Does teaching excellence advance your academic career?

Posted in: Academic staff development, learning and teaching

Dr Lenka Banovcova, Academic Staff Developer in the Centre for Learning & Teaching, reflects on a panel discussion on teaching excellence and academic promotion at this year's EduFest.

This very practical session was supported by a panel of academics who are particularly engaged and successful in teaching and who have achieved career progression on the teaching pathway. They offered some useful practical tips about ways of enhancing teaching practice and impact of teaching related activities. In my opinion, though, the main value of the session was to raise the awareness of colleagues about the possibility of progressing academic career through teaching excellence and learn about concrete examples of those who have been particularly successful on this route. Let us also hope that this event, and others like it, will result in raising the profile and status of teaching at Bath.

The session’s Chair, Professor Andrew Heath (Centre for Learning and Teaching), began by introducing the panel: Professor James Betts (Health), Professor Momna Hejmadi (Biology and Biochemistry), Professor Richard Joiner (Psychology) and Dr Cassie Wilson (Health). Questions from the Chair to each of the panellists and from the floor led to a lively debate, with equal contributions from both the panel and the attentive and engaged audience.

"The discussion started with each panellist introducing their ‘teaching self. Interestingly, but unsurprisingly, they listed a wide range of ‘teaching identities’, including: fondness for teaching as a creative activity, promotion of innovation and sharing of practice; interest in learning and taking part in national and international debates surrounding learning and teaching; developing close links between teaching and research; and focus on student satisfaction and the enhancement of feedback to students."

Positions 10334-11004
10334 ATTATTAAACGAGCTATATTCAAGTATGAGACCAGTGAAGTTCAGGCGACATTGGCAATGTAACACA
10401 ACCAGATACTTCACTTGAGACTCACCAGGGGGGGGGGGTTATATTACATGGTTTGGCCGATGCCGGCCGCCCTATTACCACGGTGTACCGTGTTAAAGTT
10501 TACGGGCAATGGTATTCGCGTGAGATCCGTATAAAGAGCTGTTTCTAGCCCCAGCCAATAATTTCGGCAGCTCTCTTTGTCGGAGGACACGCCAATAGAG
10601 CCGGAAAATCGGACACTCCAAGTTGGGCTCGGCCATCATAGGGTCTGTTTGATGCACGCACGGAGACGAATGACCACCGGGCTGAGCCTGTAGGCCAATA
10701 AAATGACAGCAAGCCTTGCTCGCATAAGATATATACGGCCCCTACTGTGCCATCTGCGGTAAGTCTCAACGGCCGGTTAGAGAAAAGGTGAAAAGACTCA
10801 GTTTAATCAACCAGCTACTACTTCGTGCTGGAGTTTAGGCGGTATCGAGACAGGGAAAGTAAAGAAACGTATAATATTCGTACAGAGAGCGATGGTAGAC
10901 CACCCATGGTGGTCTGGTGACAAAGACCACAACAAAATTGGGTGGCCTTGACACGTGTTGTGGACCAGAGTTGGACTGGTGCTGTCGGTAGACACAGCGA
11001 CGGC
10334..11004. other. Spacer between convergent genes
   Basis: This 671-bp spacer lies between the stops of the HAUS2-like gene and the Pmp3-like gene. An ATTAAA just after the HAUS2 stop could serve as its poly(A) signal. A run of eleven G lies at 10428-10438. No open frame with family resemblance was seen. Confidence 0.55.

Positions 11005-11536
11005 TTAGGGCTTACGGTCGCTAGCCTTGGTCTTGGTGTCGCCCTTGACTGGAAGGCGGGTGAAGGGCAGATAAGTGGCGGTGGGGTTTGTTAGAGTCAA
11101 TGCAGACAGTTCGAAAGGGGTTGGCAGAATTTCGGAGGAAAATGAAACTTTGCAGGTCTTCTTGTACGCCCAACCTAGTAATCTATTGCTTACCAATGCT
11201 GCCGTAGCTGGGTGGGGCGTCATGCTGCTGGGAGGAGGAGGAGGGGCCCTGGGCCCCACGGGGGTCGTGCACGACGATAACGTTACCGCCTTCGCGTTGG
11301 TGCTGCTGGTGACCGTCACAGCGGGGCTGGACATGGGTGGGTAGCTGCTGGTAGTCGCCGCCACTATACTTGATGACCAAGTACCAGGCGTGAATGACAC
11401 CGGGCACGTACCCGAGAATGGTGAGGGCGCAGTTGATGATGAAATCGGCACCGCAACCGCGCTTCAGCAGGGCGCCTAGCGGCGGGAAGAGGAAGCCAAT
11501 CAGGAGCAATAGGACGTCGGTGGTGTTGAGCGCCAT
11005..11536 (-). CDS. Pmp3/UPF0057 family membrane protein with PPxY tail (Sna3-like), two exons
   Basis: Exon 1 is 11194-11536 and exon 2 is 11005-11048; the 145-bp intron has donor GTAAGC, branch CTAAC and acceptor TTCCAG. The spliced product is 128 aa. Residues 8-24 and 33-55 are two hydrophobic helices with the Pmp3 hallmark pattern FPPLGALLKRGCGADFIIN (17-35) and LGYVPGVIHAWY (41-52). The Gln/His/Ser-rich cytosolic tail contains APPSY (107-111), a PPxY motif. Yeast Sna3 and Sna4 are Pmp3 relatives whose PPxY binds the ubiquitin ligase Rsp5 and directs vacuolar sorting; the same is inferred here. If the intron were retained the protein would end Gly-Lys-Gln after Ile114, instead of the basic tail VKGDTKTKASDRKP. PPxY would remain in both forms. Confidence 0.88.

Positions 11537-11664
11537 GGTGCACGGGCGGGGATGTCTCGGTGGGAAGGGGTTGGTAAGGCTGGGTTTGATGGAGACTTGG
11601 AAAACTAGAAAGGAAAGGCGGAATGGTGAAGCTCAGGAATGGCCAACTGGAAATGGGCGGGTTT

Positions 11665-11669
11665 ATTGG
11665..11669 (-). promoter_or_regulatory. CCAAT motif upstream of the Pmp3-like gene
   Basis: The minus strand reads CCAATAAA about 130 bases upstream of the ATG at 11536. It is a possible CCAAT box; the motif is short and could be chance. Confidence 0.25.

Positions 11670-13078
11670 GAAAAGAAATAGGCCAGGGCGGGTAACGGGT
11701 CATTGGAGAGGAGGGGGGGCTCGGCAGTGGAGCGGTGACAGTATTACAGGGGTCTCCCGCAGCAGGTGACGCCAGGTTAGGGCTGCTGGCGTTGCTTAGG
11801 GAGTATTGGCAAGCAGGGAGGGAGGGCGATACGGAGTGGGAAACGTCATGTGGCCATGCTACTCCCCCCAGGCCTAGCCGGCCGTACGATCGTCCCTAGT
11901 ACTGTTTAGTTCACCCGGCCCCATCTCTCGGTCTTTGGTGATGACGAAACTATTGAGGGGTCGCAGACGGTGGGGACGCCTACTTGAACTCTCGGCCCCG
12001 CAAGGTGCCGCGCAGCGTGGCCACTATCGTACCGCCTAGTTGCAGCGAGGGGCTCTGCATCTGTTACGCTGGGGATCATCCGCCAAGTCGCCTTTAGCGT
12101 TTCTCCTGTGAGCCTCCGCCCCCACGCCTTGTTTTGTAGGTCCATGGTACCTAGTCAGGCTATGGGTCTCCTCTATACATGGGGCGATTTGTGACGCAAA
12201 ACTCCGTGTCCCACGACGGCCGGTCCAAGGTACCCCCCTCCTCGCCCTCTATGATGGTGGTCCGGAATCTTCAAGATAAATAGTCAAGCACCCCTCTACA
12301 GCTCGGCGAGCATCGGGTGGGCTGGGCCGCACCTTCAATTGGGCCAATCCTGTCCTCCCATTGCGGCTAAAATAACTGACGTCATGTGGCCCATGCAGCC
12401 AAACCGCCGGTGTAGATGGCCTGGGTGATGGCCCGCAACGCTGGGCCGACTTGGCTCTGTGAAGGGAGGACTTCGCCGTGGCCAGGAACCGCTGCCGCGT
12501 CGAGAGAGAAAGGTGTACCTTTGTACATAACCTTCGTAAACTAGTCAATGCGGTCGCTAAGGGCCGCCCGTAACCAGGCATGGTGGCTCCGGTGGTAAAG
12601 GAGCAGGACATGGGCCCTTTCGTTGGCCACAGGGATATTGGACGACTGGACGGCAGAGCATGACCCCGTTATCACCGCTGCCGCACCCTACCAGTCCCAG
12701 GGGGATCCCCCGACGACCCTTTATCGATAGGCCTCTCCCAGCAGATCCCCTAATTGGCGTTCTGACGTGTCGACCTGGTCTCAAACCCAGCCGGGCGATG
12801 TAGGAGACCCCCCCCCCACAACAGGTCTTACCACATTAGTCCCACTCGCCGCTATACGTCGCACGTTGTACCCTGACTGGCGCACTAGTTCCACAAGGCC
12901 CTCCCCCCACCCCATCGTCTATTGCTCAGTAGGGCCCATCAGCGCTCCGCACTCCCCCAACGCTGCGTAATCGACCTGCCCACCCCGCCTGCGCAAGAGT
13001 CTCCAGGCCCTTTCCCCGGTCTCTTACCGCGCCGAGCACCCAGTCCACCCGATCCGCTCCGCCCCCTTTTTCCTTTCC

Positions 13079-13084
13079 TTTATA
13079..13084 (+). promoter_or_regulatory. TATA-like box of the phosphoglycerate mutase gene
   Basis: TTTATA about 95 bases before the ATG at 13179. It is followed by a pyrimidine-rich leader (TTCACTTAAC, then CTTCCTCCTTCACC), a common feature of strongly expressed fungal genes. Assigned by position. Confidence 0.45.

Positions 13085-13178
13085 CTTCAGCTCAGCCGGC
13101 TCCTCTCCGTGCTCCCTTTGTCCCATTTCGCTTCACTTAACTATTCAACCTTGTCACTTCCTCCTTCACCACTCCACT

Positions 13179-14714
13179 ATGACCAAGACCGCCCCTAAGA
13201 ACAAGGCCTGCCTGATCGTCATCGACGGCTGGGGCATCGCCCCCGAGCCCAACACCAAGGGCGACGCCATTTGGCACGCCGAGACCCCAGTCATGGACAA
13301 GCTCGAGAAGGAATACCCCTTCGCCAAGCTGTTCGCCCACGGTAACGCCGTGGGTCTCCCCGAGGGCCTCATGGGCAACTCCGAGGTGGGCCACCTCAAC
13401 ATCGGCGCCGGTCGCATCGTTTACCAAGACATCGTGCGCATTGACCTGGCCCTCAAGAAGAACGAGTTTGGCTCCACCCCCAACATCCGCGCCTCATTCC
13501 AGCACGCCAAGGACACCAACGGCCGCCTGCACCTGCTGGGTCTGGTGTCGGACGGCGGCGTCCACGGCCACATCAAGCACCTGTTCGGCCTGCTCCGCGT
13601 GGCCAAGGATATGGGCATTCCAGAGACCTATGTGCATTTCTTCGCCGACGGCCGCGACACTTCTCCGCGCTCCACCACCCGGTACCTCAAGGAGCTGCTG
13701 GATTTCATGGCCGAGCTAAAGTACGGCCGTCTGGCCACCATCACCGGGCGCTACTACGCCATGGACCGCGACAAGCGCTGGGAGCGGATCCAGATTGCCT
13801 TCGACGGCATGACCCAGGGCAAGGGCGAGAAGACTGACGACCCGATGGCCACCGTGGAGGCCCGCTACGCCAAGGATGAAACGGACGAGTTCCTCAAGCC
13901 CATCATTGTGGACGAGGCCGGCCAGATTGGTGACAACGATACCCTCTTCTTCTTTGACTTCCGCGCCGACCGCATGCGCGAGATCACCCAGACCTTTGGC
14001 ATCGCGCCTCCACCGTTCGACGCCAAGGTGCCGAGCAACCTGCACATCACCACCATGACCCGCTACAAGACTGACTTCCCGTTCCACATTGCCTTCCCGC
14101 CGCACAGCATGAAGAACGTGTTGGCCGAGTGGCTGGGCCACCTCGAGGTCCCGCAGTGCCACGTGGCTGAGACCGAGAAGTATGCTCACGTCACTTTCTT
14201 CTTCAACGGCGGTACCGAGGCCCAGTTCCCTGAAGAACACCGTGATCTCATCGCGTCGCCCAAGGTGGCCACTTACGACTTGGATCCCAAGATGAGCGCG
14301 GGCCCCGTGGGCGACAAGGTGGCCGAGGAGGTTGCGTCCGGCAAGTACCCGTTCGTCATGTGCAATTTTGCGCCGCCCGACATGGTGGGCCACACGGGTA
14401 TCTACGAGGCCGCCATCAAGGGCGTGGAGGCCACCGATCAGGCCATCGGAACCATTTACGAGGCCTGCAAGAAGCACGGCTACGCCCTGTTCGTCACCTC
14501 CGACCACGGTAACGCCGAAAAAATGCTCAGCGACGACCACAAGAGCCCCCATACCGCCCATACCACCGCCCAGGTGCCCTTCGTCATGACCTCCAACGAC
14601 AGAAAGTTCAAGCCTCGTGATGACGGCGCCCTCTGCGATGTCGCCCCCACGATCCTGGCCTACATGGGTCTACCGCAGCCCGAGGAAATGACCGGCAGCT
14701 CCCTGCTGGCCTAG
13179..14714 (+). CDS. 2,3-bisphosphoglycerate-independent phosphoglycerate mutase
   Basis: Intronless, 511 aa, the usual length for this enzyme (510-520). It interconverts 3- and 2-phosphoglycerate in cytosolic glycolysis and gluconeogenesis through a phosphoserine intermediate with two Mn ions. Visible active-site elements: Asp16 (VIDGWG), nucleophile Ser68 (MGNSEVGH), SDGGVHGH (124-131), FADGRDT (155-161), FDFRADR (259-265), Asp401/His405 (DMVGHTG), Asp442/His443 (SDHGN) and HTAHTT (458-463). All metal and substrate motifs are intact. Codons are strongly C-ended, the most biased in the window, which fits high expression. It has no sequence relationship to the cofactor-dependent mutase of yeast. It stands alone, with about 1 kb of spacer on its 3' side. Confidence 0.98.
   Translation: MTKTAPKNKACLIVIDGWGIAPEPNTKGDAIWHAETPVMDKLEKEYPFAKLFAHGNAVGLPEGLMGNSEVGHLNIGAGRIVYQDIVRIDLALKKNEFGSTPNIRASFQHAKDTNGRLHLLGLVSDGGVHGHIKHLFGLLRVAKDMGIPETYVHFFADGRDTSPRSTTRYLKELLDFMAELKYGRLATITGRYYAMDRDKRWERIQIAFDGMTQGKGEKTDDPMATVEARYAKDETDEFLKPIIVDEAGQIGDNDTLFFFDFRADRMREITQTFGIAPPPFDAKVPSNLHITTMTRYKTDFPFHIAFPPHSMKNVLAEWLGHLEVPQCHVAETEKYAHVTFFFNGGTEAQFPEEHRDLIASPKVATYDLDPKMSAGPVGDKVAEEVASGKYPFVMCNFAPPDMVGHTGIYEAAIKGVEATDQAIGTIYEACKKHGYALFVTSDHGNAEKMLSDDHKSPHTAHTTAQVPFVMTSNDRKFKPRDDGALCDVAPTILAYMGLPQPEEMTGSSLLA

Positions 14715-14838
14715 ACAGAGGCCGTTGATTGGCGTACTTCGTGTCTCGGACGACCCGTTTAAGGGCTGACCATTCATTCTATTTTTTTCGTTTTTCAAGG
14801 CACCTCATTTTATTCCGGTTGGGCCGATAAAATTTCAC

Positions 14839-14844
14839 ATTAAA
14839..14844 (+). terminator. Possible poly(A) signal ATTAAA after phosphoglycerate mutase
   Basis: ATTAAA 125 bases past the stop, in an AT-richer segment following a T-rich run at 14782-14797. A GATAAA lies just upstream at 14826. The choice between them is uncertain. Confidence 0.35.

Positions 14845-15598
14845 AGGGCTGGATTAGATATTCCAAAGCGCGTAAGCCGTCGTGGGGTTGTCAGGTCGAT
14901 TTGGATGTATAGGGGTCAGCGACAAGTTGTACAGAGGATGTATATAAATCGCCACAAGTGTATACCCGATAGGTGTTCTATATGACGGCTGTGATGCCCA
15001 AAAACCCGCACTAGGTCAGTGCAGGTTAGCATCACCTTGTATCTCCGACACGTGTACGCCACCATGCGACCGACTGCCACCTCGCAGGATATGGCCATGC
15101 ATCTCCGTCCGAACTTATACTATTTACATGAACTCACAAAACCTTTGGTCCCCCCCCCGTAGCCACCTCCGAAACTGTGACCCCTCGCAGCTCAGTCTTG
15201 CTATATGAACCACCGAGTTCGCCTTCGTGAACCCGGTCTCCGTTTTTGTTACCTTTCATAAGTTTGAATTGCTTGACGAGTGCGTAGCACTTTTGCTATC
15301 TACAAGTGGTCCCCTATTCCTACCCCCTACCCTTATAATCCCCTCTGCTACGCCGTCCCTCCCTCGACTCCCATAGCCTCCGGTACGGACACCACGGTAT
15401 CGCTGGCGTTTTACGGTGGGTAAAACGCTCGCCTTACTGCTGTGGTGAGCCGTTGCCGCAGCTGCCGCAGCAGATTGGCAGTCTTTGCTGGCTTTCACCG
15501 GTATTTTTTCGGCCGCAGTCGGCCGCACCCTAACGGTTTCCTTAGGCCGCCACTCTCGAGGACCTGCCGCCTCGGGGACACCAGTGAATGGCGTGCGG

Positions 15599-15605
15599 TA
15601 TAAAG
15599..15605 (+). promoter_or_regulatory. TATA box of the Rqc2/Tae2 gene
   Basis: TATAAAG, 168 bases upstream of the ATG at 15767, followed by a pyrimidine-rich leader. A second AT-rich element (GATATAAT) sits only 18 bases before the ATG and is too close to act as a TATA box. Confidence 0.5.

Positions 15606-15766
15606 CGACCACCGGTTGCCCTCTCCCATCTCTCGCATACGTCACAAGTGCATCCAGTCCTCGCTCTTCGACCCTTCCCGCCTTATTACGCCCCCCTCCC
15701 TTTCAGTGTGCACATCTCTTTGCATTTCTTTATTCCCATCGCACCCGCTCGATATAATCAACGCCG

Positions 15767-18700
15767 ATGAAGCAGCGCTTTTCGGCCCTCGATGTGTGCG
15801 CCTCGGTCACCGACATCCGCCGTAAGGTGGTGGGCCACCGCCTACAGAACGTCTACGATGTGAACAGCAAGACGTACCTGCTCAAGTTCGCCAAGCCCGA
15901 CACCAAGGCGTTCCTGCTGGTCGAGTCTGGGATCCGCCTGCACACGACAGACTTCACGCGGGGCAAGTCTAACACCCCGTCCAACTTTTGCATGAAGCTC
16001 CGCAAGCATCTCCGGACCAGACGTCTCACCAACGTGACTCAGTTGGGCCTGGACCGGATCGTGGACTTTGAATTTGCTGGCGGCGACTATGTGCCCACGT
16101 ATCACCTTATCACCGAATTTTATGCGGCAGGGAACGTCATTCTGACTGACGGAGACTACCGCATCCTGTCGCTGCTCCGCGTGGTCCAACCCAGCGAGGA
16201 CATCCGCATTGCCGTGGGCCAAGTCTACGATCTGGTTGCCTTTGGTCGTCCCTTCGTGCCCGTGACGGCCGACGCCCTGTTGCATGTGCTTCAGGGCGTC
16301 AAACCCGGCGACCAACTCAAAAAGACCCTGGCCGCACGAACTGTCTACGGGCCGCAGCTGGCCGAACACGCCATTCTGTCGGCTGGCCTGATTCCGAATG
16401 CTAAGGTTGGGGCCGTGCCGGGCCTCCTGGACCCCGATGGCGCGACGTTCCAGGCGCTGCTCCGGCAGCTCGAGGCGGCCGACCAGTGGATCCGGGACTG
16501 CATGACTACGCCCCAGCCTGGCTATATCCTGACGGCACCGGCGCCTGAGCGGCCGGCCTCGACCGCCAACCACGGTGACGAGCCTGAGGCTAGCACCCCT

Subsequently, the discussion moved to an intriguing question of what teaching excellence means and how it can be achieved. Participants counted a range of activities that many of us, as teaching practitioners, regularly and implement in our practice, often unmindfully: developing deep learning and critical thinking in the students, inspiring learners to experience the joy of knowledge, providing optimal opportunities for developing learners as individuals and shaping their skills necessary to be successful in their lives beyond academia.

Following on from this, one participant raised the question of how best to demonstrate teaching leadership.  The panellists agreed that opportunities for demonstrating leadership may not be very easy to come by but that leadership is considered an important skill; thus, it was important to look out for such opportunities and, even more essentially, to create them actively. Some of the practical suggestions included supporting early career colleagues on their teaching journey and taking part in the organisation of teaching-themed events.

Discussing and sharing practical teaching tips is often one of the favourite activities of educationists. Therefore, one question that I believe several of us in the audience had in mind to ask the highly experienced panel members (and yes, it did not take long until the question was asked) was: What advice would you give to a colleague who wants to concentrate on teaching in their career? The main piece of advice provided by the panellists was to focus on building an effective, evidence-based teaching practice, which is grounded in current research. Another tip was to get involved with a diverse range of teaching practices, which will result in developing a good breadth and depth of experiences, which they can draw on later.

Let us conclude with a question that has been a concern of many colleagues who care about teaching: What can we do to raise the profile of teaching at Bath? A number of undertakings were put forward with the aim to make teaching appropriately acknowledged. Integration of research and teaching was highlighted as one of the routes. Another was to support endeavours to recognise teaching as an academic activity that is just as challenging as research, and therefore should be given equal status and endorsed with equal rewards as to those received for excellent research. Such an approach will create a true partnership of research and teaching based on mutual respect and marked with an appreciation of the particular strengths of all of us as contributors to our academic community. Several recent promotions to professorship via the teaching route are crucially important in this respect and set examples for other colleagues to follow in the future.

Lenka Banovcova, Academic Staff Developer, Centre for Learning & Teaching


Posted in: Academic staff development, learning and teaching


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